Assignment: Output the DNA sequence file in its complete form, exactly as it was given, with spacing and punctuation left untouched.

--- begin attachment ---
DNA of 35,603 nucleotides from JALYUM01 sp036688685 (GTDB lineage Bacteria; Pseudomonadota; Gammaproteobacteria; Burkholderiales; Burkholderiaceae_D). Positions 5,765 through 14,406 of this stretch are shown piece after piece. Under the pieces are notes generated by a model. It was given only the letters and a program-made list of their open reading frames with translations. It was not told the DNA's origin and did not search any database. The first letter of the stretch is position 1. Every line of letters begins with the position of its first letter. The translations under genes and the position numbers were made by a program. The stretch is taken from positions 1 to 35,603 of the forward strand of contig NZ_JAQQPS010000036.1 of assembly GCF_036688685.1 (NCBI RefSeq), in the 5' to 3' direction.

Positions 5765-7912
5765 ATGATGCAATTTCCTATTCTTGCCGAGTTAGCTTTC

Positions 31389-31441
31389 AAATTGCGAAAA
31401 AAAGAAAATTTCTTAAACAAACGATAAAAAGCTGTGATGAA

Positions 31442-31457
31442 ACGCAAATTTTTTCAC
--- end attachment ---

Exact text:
DNA of 35,603 nucleotides from JALYUM01 sp036688685 (GTDB lineage Bacteria; Pseudomonadota; Gammaproteobacteria; Burkholderiales; Burkholderiaceae_D). Positions 5,765 through 14,406 of this stretch are shown piece after piece. Under the pieces are notes generated by a model. It was given only the letters and a program-made list of their open reading frames with translations. It was not told the DNA's origin and did not search any database. The first letter of the stretch is position 1. Every line of letters begins with the position of its first letter. The translations under genes and the position numbers were made by a program. The stretch is taken from positions 1 to 35,603 of the forward strand of contig NZ_JAQQPS010000036.1 of assembly GCF_036688685.1 (NCBI RefSeq), in the 5' to 3' direction.

Positions 5765-7912
5765 ATGATGCAATTTCCTATTCTTGCCGAGTTAGCTTTC

Positions 31389-31441
31389 AAATTGCGAAAA
31401 AAAGAAAATTTCTTAAACAAACGATAAAAAGCTGTGATGAA

Positions 31442-31457
31442 ACGCAAATTTTTTCAC